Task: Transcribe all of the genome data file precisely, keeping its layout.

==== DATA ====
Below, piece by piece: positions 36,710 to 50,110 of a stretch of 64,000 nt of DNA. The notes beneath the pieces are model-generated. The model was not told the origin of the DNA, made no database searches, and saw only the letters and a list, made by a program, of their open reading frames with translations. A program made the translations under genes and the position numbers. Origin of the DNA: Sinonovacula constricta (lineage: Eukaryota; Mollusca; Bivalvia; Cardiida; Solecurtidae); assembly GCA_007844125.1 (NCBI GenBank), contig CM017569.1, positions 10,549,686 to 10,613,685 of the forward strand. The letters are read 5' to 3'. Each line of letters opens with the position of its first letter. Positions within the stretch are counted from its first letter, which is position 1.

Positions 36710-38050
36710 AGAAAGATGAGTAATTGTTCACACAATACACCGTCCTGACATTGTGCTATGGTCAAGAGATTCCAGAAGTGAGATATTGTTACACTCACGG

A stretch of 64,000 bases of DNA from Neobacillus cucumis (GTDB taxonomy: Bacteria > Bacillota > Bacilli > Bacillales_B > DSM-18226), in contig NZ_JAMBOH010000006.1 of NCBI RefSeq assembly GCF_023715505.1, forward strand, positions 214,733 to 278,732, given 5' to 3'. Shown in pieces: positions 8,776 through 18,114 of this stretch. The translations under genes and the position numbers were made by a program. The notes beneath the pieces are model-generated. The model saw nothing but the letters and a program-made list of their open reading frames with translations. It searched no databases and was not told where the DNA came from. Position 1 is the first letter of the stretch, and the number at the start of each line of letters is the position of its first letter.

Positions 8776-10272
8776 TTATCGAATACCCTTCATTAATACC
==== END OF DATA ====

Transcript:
Below, piece by piece: positions 36,710 to 50,110 of a stretch of 64,000 nt of DNA. The notes beneath the pieces are model-generated. The model was not told the origin of the DNA, made no database searches, and saw only the letters and a list, made by a program, of their open reading frames with translations. A program made the translations under genes and the position numbers. Origin of the DNA: Sinonovacula constricta (lineage: Eukaryota; Mollusca; Bivalvia; Cardiida; Solecurtidae); assembly GCA_007844125.1 (NCBI GenBank), contig CM017569.1, positions 10,549,686 to 10,613,685 of the forward strand. The letters are read 5' to 3'. Each line of letters opens with the position of its first letter. Positions within the stretch are counted from its first letter, which is position 1.

Positions 36710-38050
36710 AGAAAGATGAGTAATTGTTCACACAATACACCGTCCTGACATTGTGCTATGGTCAAGAGATTCCAGAAGTGAGATATTGTTACACTCACGG

A stretch of 64,000 bases of DNA from Neobacillus cucumis (GTDB taxonomy: Bacteria > Bacillota > Bacilli > Bacillales_B > DSM-18226), in contig NZ_JAMBOH010000006.1 of NCBI RefSeq assembly GCF_023715505.1, forward strand, positions 214,733 to 278,732, given 5' to 3'. Shown in pieces: positions 8,776 through 18,114 of this stretch. The translations under genes and the position numbers were made by a program. The notes beneath the pieces are model-generated. The model saw nothing but the letters and a program-made list of their open reading frames with translations. It searched no databases and was not told where the DNA came from. Position 1 is the first letter of the stretch, and the number at the start of each line of letters is the position of its first letter.

Positions 8776-10272
8776 TTATCGAATACCCTTCATTAATACC